Department for Education has released new data on mental health provision in schools and colleges. This release coincides with it being Mental Health Awareness Week.
The establishment of MHSTs began in 2018 and the number of teams has increased each year as set out in Table 1. The analysis presented in this publication shows coverage up to and including waves 5 and 6 but more teams are being introduced. A further 100 teams are currently training Education Mental Health Practitioners (EMHPs), which means around 500 MHSTs will be up and running by April 2024.
There are 3.4 million pupils/learners who are covered by an MHST in 2022-23 based on schools and college lists returned from MHSTs, which equates to 35% coverage of pupils in schools and learners in FE in England.
There are 6,800 schools and colleges participating in the MHST programme in 2022-23 based on schools and college lists returned from MHSTs, which equates to 28% of schools and colleges in England who are part of the MHST programme.
Coverage of MHSTs at school/college level is lower than coverage at pupil/learner level due to variation in setting size and MHSTs currently working with larger education settings.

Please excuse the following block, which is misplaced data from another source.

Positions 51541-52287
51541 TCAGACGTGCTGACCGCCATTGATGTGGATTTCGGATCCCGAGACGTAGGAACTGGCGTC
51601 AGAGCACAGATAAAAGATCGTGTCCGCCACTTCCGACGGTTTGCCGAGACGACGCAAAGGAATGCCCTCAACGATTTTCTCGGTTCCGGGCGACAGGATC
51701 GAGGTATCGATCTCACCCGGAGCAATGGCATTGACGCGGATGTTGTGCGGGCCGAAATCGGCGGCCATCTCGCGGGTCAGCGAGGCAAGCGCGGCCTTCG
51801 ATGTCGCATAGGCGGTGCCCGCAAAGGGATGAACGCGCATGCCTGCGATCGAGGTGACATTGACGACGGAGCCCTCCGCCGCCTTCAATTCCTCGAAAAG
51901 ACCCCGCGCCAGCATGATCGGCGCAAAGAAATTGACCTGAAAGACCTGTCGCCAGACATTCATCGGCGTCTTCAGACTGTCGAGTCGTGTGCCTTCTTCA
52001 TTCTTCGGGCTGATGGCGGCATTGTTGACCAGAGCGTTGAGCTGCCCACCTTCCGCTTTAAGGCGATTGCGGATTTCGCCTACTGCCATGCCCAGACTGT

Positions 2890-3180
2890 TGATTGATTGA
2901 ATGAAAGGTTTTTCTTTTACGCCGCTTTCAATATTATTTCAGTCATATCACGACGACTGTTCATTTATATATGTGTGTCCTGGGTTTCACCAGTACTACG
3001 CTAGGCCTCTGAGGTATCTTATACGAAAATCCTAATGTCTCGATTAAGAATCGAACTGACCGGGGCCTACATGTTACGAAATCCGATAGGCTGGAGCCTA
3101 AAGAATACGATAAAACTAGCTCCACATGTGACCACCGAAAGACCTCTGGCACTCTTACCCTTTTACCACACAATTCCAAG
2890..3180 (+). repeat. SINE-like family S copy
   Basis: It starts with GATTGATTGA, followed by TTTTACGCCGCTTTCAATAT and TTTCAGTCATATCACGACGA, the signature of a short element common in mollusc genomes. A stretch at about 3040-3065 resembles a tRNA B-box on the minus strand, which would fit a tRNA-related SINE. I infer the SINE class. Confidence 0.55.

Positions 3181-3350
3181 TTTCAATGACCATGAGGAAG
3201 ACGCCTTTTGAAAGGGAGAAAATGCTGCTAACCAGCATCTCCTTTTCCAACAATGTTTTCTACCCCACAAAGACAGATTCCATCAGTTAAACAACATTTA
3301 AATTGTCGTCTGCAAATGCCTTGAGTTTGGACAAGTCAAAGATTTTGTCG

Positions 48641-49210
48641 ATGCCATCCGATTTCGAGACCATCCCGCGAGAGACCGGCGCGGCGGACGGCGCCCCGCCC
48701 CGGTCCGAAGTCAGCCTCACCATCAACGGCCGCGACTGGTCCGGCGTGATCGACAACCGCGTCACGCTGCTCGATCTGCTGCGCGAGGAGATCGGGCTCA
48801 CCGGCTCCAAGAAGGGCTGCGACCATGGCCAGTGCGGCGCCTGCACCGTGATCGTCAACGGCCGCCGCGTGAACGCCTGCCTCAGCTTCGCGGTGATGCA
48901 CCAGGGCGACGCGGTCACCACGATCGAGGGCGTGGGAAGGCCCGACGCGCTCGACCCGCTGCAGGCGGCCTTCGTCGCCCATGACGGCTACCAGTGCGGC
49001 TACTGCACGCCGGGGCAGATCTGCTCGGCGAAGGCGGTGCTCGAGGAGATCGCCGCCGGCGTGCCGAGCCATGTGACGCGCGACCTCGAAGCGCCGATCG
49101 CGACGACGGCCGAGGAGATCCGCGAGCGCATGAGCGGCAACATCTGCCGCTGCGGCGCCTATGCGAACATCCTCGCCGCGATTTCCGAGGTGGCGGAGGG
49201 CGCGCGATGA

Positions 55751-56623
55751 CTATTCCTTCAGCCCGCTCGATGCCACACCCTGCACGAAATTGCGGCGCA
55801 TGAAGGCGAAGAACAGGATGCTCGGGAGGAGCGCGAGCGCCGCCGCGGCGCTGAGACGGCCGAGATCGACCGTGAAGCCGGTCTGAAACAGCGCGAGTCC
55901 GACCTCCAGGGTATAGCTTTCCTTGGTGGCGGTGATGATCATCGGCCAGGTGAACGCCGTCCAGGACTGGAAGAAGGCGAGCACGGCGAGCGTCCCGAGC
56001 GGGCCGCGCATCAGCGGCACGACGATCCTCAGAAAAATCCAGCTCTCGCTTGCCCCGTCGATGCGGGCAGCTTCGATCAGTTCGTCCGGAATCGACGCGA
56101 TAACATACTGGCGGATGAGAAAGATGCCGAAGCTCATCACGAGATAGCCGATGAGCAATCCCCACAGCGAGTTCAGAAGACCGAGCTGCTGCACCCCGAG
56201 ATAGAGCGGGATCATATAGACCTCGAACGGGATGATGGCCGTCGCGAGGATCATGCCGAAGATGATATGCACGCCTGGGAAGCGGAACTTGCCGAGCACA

Nationally, there are, on average, 8,500 pupils/learners and 17 schools/colleges per MHST, up to and including waves 5 & 6. There are 100 MHSTs that will become part of the programme in waves 7 & 8 (with EMHPs starting training from autumn 2022 and due to become operational in 2023-24).
Assuming the average number of schools/ colleges and pupils/learners per MHST remains constant, we estimate that, including waves 7 & 8, coverage would increase to 44% of pupils/learners and 35% of schools/colleges by the end of 2023-24 i.e., by April 2024.
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Sarah Hannafin, head of policy for school leaders’ union NAHT, said:
“School leaders tell us supporting the mental health and wellbeing of their pupils is a key priority but they face significant challenges in doing so. We have long called for the government to speed up the roll-out of mental health support teams which can play an important role to in supporting children and young people before any needs escalate.
“This, combined with inadequate government investment in children’s mental health services and local authority services means many pupils are missing out on early intervention and specialist treatment when they really need it.
“There is a real urgency for additional resources to support the mental health and wellbeing of pupils, including access to fully funded counselling for all who need it. The government also needs to invest much more in community services like early help hubs and in specialist treatment.”